Project title: Man – Nature – Religion: A study concerning development, form and perception of sacred landscape in Asia Minor.
Supervisors: Prof. Dr. Heide Frielinghaus, Prof. Dr. Jochen Althoff, Prof. Dr. Marion Gindhart
All things are full of gods, wrote Thales from Milet. But obviously their presence has not been apparent and permanently certified everywhere. This dissertation project aims to compile a chronological, geographical and contextual differentiated concept of the link between nature and religion in Hellenic Asia Minor. Based on the archaeological as well as the literary evidence, the main focus lies on considering the questions of why and how geogenic nature has been charged with sacrificial meaning and so became an important sign for the presence of gods in classical antiquity.
The cultural landscape of Asia Minor is especially suited for such an investigation of prerequisites, developments and forms of semata-announced Topoi in an epoch-spanning context, since it displays processes of transformation in which indigenous nature deities were morphed into gods of the Hellenic pantheon.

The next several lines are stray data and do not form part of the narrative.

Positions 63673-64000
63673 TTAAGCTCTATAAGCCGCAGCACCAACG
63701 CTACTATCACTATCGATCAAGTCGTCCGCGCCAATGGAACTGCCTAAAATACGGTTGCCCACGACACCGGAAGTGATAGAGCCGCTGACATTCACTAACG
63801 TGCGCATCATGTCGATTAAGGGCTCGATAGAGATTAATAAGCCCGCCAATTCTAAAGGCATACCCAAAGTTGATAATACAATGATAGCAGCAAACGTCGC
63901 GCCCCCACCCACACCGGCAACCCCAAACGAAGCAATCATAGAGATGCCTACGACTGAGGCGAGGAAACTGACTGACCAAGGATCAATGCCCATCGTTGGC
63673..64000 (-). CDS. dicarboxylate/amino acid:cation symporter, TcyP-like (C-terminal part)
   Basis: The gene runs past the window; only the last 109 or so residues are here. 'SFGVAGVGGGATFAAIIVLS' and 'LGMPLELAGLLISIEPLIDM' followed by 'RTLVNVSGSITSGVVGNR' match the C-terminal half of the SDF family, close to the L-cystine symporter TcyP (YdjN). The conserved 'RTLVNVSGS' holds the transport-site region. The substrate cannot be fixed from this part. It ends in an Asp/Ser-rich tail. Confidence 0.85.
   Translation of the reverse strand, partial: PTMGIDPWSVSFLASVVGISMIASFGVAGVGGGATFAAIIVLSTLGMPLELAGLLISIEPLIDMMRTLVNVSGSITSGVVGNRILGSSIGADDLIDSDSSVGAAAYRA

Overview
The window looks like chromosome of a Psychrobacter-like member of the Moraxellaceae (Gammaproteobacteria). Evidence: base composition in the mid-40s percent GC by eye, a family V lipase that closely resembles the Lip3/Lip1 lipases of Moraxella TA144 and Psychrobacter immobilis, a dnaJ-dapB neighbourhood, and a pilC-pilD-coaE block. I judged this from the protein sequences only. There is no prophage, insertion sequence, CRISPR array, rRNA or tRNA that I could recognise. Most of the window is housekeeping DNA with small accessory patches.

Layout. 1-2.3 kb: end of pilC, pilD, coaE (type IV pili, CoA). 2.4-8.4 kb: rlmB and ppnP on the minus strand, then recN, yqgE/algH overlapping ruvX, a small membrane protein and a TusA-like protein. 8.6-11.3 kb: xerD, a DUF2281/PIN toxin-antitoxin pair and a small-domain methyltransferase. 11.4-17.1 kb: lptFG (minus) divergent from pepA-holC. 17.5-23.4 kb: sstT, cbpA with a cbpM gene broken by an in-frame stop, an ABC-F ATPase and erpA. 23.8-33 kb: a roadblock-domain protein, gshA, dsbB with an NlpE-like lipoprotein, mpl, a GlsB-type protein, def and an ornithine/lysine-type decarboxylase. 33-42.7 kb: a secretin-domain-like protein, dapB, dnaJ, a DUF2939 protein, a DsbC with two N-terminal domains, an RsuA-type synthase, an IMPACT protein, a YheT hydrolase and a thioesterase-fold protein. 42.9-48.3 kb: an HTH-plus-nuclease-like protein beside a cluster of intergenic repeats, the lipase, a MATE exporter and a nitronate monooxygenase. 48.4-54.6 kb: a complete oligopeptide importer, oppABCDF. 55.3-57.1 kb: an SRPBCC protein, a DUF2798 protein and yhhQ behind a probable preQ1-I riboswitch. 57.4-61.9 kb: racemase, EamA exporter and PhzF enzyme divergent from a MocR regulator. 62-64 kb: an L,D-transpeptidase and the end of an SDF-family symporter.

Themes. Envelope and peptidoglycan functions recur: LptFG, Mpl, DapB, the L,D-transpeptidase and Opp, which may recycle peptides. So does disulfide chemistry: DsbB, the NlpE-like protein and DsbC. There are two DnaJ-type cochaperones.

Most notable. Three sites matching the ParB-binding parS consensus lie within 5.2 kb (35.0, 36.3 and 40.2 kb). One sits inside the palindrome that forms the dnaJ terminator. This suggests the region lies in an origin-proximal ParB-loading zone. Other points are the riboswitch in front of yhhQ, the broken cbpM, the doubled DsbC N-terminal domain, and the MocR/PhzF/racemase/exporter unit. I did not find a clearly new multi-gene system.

Starting point for further inquiries is to establish a catalogue of the archaeological evidence. Subsequently, the question which features distinguish sacred landscapes – such as peaks, caves, rocks, springs or rivers that were selected as special sites of communication with the gods – shall be considered. Furthermore, possible factors like observable extraordinariness, usefulness (resources, security), a topographical reference to human settlement or territory, an event or immemorial traces of cult attestation shall be examined, labeled and evaluated.
In addition to the archaeological evidence, a compilation of literary sources concerning 'sacred landscape' is intended. Especially the ancient poetry may cast light on which places in nature and how gods can be witnessed by (what kind of) worshippers and whether these sacred places are ascribed with specific characteristics. In addition, pictorial media such as vase paintings and reliefs may hold enlightening insights regarding this question.
The final aim is a synthesis of the archaeological and the literary apparatus that conceptualizes factors of sacralization of nature elements, and to cast light on the complex of 'sacred landscape' in Asia Minor in its entirety.
The Dissertation Project was completed in June 2017.